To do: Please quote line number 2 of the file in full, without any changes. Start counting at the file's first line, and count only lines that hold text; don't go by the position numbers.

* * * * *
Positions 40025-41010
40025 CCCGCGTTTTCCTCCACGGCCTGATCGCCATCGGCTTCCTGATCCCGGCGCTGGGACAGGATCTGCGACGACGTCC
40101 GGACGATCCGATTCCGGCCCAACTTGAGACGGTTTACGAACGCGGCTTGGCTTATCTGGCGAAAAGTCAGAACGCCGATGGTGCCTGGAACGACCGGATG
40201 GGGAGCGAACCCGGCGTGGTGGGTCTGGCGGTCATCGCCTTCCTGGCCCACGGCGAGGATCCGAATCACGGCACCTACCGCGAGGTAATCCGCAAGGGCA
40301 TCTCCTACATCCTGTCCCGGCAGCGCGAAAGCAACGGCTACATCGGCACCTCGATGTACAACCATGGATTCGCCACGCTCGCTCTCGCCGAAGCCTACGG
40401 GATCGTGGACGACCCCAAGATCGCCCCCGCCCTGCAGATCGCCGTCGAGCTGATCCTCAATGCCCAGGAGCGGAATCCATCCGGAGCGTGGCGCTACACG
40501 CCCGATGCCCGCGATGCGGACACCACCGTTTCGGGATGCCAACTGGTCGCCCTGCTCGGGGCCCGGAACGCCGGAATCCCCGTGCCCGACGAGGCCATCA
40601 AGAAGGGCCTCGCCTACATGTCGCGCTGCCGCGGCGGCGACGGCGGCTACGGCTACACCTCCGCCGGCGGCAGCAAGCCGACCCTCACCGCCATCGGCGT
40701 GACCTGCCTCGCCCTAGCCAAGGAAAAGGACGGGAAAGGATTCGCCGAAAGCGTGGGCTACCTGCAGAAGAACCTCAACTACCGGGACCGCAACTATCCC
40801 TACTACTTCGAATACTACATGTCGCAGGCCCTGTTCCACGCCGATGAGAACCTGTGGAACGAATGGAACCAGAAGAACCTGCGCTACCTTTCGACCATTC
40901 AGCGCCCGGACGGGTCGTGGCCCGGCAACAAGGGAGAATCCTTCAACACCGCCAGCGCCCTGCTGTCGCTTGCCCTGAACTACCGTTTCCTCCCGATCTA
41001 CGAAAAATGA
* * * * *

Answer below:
40025 CCCGCGTTTTCCTCCACGGCCTGATCGCCATCGGCTTCCTGATCCCGGCGCTGGGACAGGATCTGCGACGACGTCC